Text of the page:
End of refi boom no worry for big banks
The recent uptick in mortgage rates shouldn't derail profits at JPMorgan Chase, Wells Fargo and BofA due to their stranglehold on the market.
NEW YORK (Fortune) -- The refinancing tide has ebbed, but mortgage profits for the nation's biggest banks are in no danger of drying up.
The recent uptick in bond yields has muffled this spring's home-mortgage refinancing boom. The Mortgage Bankers Association said Wednesday that its refinancing index dropped 24% last week to its lows level since February.
It stands to reason that a slowdown in mortgage activity could hurt Wells Fargo (WFC, Fortune 500), Bank of America (BAC, Fortune 500) and JPMorgan Chase (JPM, Fortune 500), the three biggest private-sector mortgage players and big beneficiaries of the earlier refinancing spike.
But fret not for the big three mortgage banks. Thanks to the scale of the recent refinancing boom and the banking industry shakeout of the past 18 months, the mortgage profits should keep coming for them this year -- helping these institutions to weather deepening loan losses and tricky markets.
What's more, while mortgage rates have risen from last month's lows, government programs aimed at reducing rates may reassert themselves over the course of the year. Some observers contend that future declines may well be met with a new rush of lucrative mortgage refinancing.
"Recent performance of [refinancing activity indexes] showed surprising declines in the face of modest increases in mortgage rates," Bank of America-Merrill Lynch credit strategist Jeffrey Rosenberg wrote in a note to clients last week. "Such declines may reflect an expectation of [lower] mortgage rates in the future."
Refinancing activity has dropped sharply since April, when rates for a 30-year fixed mortgage stabilized below 5% for the first time. The MBA's refinancing index has plunged 57% since hitting its recent peak in the first week of April.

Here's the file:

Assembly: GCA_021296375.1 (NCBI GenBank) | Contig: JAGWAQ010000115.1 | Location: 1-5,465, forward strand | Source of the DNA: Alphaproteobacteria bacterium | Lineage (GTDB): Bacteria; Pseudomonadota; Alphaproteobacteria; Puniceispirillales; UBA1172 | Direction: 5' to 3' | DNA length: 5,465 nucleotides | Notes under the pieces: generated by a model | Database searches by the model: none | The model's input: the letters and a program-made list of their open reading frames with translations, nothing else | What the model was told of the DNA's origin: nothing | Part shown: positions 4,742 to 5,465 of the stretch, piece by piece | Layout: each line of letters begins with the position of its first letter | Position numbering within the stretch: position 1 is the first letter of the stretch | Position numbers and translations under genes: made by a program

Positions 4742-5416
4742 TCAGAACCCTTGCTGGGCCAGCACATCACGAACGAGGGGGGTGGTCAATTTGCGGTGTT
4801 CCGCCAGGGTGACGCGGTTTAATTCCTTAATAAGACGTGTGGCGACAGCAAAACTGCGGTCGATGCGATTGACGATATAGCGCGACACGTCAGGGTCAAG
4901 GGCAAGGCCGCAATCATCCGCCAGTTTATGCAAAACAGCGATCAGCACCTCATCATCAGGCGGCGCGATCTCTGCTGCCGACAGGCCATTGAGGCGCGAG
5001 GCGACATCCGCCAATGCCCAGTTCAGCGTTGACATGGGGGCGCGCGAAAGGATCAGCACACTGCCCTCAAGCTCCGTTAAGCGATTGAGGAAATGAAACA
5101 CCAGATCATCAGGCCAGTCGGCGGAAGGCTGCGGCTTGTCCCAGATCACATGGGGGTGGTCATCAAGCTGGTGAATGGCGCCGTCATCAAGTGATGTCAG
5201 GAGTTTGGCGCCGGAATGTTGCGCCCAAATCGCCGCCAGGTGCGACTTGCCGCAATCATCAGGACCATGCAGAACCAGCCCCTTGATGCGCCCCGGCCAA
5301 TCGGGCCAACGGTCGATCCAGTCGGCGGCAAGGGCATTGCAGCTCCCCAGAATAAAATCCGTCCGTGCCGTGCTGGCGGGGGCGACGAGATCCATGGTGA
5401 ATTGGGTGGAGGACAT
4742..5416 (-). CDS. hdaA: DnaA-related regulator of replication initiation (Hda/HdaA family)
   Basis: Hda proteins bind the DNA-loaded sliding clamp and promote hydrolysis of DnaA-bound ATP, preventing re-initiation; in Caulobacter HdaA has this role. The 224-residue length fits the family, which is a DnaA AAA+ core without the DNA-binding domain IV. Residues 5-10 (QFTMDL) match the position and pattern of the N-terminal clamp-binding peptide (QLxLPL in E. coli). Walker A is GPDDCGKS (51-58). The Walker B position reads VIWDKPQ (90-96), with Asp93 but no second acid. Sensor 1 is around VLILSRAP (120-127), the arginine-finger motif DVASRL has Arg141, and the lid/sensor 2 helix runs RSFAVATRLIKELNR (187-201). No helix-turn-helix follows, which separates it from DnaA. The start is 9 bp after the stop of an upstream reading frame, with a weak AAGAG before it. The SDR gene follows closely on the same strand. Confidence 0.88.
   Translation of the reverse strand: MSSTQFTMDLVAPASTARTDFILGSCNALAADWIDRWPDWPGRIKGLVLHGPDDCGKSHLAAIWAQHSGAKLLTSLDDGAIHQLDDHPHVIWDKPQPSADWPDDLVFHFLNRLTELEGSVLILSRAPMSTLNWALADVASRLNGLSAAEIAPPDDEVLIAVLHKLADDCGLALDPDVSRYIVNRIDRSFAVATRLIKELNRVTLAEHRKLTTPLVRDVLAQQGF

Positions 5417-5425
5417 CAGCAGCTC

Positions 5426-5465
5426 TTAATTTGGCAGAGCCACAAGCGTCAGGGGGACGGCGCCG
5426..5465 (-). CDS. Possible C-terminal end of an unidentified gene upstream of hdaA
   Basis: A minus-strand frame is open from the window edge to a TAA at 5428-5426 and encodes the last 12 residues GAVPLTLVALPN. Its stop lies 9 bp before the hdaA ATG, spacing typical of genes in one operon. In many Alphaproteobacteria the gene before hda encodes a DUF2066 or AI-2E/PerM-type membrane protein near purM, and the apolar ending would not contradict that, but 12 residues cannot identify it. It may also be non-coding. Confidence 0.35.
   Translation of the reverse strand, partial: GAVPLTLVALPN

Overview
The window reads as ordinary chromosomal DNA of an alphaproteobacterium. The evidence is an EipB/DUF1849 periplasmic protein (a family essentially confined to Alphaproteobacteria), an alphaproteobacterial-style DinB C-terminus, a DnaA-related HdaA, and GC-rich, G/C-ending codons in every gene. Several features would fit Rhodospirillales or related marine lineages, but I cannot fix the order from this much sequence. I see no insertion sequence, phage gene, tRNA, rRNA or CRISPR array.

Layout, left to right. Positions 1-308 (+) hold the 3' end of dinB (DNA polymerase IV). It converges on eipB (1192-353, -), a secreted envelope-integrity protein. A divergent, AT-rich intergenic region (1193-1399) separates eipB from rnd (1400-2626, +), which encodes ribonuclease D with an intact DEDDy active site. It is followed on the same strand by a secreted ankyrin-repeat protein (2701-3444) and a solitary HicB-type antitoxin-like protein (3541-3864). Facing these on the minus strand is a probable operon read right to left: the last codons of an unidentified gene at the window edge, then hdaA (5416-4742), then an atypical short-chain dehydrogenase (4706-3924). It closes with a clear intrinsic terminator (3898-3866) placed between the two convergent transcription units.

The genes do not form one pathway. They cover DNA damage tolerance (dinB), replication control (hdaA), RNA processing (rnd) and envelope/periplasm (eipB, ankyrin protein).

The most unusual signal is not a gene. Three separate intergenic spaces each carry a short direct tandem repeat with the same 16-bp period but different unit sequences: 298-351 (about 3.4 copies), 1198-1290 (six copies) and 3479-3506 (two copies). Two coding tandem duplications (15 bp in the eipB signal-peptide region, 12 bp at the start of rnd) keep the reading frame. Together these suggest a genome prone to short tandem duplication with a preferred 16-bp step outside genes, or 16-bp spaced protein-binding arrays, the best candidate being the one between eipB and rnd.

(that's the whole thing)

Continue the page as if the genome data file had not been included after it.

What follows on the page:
But while 30-year conforming mortgage rates have recently risen to about 5.4% amid a sharp rise in Treasury rates driven in part by worries about the U.S. fiscal outlook, officials haven't given up on trying to bring rates down.
Federal Reserve chairman Ben Bernanke told the House Budget Committee Wednesday that "we're pretty comfortable" with programs launched in January that call for the Fed to buy hundreds of billions of dollars of mortgage-backed securities, or MBS, in a bid to bring down interest rates and bolster financial markets.
The Fed has bought some $500 billion worth of agency-backed MBS -- those guaranteed by government-sponsored entities such as Fannie Mae and Freddie Mac -- and has plans to buy as much as $1.25 trillion of the securities this year. Despite the recent uptick in rates and questions about the program's effectiveness, Rosenberg said the effort will be a key driver of interest rate trends.
"Expanding Fed purchases of mortgages remains a key tool to bring mortgage rates back down," he wrote. "Given how quickly rates have increased, for many the mortgage refinancing decision is no longer economically rational, increasing the motivation of the Fed to accelerate its pace of intervention in mortgage markets."
Even if rates don't immediately drop, JPMorgan Chase, Wells and BofA should post solid mortgage numbers for the rest of the year.
That's because after buying out a raft of distressed rivals, the big three now account for the lion's share of U.S. mortgage originations. They also service about half of U.S. home loans, mailing out and collecting mortgage payments even for loans they did not originate.
That means the profit margin on each transaction is bigger than it was during the housing boom, when the home loan business was rife with competition. So unless rates unexpectedly spike, the mortgage business should be a money maker in coming quarters.
Bank of America, whose mortgage origination nearly doubled in the first quarter from the fourth quarter of 2008, said in April it expects the strength in mortgage lending to persist for the rest of the year.
JPMorgan Chase, the No. 3 mortgage player after leading servicer Wells and top lender BofA, likewise appears poised for solid gains, though the bank has warned that it won't repeat a $1 billion first-quarter gain tied to the value of its mortgage servicing rights.
Wells, the biggest beneficiary with a fourfold rise in first-quarter mortgage-banking revenue from a year ago, has been most confident about how it will do in the quarter ending this month.
Wells Fargo chief financial officer Howard Atkins said at a banking conference in London last month that "the second quarter promises to be strong as well," citing the company's pipeline of $100 billion in unclosed loans at the end of March.